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Eggs whites are one of the big allergy-triggering foods, so you should avoid introducing them to your baby until 12 months, though you can try egg yolks at around 9 months. Hard-boil an egg, peel off the whites and mash up the yolk (it will be soft and chalky); your baby can pick up the pieces himself or you can spoon-feed them. However, if allergies run in your family, or if your baby has signs of other food or seasonal allergies, eczema, or asthma, your pediatrician may recommend waiting longer (until after age 2) to whip up baby's first omelet.
It's common for kids to have bad reactions to eggs the first time they try them (like throwing up shortly after) but these are more likely food sensitivities than actual allergies. If this happens, steer clear of eggs for now and try again in a couple of months. A true egg allergy will have symptoms like hives, flushing, swelling, wheezing, and an increased heart rate. If your child experiences these, you should call the pediatrician right away.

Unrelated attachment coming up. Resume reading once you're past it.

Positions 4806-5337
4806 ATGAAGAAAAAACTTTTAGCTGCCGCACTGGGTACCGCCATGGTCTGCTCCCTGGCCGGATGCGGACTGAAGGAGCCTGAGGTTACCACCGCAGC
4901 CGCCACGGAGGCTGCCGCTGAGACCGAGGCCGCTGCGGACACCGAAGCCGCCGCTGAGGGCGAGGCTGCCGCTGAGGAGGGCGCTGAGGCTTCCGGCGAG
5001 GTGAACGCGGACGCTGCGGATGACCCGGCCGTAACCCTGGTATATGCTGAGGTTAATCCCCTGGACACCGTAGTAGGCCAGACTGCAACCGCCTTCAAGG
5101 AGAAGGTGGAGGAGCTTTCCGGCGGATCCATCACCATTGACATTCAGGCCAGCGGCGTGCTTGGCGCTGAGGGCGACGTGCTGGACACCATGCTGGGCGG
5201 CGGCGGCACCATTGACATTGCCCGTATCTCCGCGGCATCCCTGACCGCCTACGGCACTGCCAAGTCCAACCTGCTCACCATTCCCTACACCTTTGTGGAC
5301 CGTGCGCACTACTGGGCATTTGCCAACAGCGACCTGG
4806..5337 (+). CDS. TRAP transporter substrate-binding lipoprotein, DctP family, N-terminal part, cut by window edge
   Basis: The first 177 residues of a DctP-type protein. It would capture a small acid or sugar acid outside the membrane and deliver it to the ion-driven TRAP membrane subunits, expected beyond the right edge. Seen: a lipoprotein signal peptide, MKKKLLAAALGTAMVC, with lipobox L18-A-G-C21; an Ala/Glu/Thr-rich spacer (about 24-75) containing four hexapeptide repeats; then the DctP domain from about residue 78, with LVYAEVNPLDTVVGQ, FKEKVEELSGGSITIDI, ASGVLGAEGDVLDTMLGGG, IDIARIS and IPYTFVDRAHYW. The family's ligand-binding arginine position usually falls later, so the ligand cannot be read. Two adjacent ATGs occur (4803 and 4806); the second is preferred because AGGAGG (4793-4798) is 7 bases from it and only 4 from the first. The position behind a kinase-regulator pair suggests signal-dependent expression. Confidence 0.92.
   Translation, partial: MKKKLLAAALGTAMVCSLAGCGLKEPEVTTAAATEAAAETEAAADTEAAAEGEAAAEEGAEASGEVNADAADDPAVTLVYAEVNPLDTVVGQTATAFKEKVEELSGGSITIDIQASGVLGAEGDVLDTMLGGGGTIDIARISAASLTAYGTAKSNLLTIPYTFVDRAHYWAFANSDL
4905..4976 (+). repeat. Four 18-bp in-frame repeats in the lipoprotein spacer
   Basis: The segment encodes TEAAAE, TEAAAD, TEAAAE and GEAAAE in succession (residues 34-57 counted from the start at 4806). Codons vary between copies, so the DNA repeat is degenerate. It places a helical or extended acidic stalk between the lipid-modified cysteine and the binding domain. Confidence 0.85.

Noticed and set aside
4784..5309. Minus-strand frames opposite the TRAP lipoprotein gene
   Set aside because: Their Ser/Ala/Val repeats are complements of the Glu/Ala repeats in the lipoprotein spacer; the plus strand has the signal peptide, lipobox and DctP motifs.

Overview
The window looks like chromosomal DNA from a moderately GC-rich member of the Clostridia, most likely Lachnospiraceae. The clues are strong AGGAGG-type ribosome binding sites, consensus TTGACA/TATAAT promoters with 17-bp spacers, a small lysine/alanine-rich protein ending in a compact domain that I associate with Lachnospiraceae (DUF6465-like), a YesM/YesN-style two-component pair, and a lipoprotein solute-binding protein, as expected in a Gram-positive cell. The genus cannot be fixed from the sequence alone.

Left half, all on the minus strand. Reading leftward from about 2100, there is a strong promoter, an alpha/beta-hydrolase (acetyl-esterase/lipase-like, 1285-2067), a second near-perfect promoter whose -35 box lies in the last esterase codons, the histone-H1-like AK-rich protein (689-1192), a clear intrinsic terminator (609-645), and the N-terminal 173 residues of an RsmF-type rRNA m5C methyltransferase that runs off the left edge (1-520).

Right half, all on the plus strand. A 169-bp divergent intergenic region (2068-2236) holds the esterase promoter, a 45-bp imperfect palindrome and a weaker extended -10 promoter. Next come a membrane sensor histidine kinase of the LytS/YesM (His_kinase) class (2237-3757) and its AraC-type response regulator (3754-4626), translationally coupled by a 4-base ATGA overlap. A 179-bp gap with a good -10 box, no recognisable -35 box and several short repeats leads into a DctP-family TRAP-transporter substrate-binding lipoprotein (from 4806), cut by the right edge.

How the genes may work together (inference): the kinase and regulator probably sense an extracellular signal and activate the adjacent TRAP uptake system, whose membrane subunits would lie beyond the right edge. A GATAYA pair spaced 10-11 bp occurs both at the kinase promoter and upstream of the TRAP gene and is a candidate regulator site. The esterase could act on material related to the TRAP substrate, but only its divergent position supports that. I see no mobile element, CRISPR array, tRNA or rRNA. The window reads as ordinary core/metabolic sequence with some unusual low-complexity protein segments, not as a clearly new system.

And remember that even if your child does have an egg allergy now, it doesn't mean he always will. In fact, most kids with egg allergies outgrow them by age 5.
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The answers from our experts are for educational purposes only. Please always refer to your child's pediatrician and mental health expert for more in-depth advice.